In this article you will get to know the QUEUE TABLES
What is a Queue table ?
It is a Teradata extension to ANSI SQL at the database/ table level.
It is used to handle queue-oriented data, such as event processing and asynchronous data loading applications, with subsequent complex processing of the buffered data load.
Teradata Database queue tables support asynchronous first-in-first-out (FIFO) push, pop, and peek queue operations:
- The FIFO push operation is supported by SQL INSERT operation to store rows into a queue table.
- The FIFO peek operation is supported by SQL SELECT operation to retrieve rows from a queue table without deleting them. This is also referred to as browse mode.
- The FIFO pop operation is supported by SQL SELECT AND CONSUME operation to retrieve a row from a queue table and delete that selected row upon completion of the read.
This is also referred to as consume mode.Consumed rows are rolled back when a transaction containing a SELECT AND CONSUME does not complete successfully.PERCENT or WITH TIES options cannot be used with consume mode SELECT operations on Queue tables.
An ideal queue table has the following characteristics :
- Low cardinality (implying that its rows are consumed at roughly the same rate as they are inserted).
- Infrequent UPDATE operations to its rows.
- Infrequent DELETE operations on its rows.
How to create a Queue table ?
CREATE SET TABLE queue_table1, QUEUE, FALLBACK,
NO BEFORE JOURNAL,
NO AFTER JOURNAL (
X TIMESTAMP(6) NOT NULL DEFAULT CURRENT_TIMESTAMP(6),
PRIMARY INDEX (Y, Z);
Points to remember while creating a queue table
- QUEUE is a mandatory keyword to indicate that the table being defined is a queue table.
- You can create queue tables with inline JSON, ST_GEOMETRY, or XML Columns.
- The first column defined for the table should be the Query Insertion Timestamp (QITS) column. This is mandatory for all the queue tables.
- The QITS column contains the time the row was inserted into the queue table as the means for approximate FIFO ordering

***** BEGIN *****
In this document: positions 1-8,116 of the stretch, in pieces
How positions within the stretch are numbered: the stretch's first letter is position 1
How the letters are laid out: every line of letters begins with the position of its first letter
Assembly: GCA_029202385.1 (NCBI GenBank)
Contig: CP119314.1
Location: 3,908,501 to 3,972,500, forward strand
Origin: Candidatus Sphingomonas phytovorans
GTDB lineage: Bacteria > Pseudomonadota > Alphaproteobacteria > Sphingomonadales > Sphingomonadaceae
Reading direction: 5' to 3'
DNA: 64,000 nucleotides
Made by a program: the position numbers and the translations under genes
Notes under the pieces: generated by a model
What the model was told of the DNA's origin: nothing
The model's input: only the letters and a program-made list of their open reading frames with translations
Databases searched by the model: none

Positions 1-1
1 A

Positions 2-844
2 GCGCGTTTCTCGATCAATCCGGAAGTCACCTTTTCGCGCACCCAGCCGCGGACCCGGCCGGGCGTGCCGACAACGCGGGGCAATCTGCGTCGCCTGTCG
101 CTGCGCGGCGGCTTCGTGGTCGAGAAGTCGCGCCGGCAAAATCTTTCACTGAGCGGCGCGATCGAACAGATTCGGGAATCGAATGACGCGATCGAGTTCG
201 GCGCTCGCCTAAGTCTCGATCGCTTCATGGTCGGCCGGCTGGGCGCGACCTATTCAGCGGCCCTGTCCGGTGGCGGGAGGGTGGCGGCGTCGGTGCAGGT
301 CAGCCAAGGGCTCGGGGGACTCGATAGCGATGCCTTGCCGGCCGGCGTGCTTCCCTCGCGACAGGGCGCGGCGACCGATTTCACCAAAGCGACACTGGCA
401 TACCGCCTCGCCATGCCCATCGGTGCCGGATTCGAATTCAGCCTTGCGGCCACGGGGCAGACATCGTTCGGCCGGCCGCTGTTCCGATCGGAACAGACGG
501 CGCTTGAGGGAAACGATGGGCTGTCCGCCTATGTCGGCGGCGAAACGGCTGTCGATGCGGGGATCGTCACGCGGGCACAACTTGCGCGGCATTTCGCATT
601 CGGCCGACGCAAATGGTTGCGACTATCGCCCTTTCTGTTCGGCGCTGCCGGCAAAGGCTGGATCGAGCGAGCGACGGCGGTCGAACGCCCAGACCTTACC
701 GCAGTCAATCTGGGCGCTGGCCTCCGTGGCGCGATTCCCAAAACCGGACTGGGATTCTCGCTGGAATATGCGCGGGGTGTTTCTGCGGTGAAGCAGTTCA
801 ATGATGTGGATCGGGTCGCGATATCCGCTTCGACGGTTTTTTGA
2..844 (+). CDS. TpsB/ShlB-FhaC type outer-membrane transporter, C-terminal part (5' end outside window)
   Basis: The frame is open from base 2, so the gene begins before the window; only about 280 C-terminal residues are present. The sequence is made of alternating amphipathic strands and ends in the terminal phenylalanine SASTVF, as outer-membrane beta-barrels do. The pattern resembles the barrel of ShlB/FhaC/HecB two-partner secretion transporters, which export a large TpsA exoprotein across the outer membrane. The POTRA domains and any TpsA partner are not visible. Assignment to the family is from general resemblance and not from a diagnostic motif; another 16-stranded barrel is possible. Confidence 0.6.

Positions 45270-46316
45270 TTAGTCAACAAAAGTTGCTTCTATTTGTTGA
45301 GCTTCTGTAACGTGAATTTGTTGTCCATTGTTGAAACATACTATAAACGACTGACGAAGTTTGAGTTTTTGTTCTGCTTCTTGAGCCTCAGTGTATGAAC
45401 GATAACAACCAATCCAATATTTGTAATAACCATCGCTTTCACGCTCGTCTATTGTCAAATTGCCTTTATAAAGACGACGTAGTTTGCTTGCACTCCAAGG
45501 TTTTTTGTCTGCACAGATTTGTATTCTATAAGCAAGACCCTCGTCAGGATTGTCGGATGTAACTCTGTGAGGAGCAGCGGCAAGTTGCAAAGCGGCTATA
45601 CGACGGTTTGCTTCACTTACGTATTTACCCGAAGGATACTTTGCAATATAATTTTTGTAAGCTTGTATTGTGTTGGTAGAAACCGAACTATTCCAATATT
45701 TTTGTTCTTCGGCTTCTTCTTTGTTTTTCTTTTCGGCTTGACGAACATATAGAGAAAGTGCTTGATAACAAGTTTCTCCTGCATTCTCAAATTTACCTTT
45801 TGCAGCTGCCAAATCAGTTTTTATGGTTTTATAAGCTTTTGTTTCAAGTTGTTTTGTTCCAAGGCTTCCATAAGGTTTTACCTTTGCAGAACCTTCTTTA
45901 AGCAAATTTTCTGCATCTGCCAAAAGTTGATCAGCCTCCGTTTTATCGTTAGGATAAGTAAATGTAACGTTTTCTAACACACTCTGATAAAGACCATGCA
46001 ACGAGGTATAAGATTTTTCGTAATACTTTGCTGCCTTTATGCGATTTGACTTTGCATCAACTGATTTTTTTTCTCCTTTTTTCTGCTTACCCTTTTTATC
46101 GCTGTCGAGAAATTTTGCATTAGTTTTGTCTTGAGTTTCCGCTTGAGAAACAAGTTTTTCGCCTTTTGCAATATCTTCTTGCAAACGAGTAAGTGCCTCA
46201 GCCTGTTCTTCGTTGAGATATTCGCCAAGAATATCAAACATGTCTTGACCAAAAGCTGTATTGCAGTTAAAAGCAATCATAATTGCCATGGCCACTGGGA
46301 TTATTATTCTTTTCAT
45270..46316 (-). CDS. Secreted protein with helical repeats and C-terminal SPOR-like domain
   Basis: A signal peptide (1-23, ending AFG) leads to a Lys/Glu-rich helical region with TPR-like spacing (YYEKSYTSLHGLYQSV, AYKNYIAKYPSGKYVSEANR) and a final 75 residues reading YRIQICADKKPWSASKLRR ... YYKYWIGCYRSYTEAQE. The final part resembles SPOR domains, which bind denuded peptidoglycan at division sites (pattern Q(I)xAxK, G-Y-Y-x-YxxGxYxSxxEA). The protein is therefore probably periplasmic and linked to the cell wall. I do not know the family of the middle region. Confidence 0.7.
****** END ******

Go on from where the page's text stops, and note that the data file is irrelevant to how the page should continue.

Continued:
- The QITS column must be defined with a timestamp data type with exactly the same precision and default value as specified in the example.
- You do not need to specify a precision for the TIMESTAMP data type specification because it defaults to 6 when no precision is specified.
- You cannot explicitly specify a precision other than 6 for the timestamp. This is mandatory for queue tables
- The QITS column is not the (non unique) primary index for the table.You cannot create a USI on the QITS column of a queue table.
- Queue tables can be created as Non-partitioned NoPI tables.
Rules and Restrictions for Modifying Queue Tables
- You cannot change a queue table into a non-queue table.
- You cannot modify the first column defined for a queue table to be something other than a user-defined QITS column.
- You cannot drop the QITS column from a queue table.
- You cannot modify the QITS column by adding either of the following attributes.
1. UNIQUE, 2. PRIMARY KEY
- Because of this restriction, you cannot add a simple UPI on the QITS column.
- Similarly, you cannot modify the QITS column to make it a simple UPI.
- You cannot add either of the following constraints to a queue table definition.
1. FOREIGN KEY … REFERENCES, 2. REFERENCES
- You cannot modify any column of a queue table to have a LOB data type
- You cannot add a permanent journal to the definition for a queue table.
- You cannot add a reference to queue table columns in a REFERENCES clause for any table.
- Otherwise, all column- and table-level constraint clauses are valid within queue table definitions with the exception of UNIQUE and PRIMARY KEY constraints not being valid attributes for the QITS column.
- You cannot modify a queue table definition to have a partitioned primary index.
- Queue tables cannot be column-partitioned tables.
What if we do SELECT -CONSUME and table contains no data?
- A consume mode request goes into a delayed state when a SELECT AND CONSUME finds no rows in the queue table.
- SELECT AND CONSUME request will wait for the table to be populated.
- The request remains idle until an INSERT to that queue table awakens the request; that row is returned, and then it is deleted.
How to locate queue tables in Teradata Database ?
Using DBC.TablesV, we can know the queue tables in Teradata database.
SELECT databasename, tablename
WHERE queueflag = 'y';
How to change the default FIFO ordering ?
- The default FIFO ordering of a queue table may be altered before consumption by altering the QITS.
- This is done with the SQL UPDATE, UPSERT form of UPDATE, or MERGE statements.
How to populate a Queue table ?
- With INSERT statements
- With INSERT…SELECT statements (from queue or a non-queue table)
- Using Load utility like Teradata Parallel Data Pump or Teradata Parallel Transporter (using the STREAM and INSERT operators) that generates those statements
- Using INSERT … SELECT AND CONSUME statement to populate a queue table with rows from another queue table
How to delete data from Queue tables ?
- Using SELECT..CONSUME
- SQL DELETE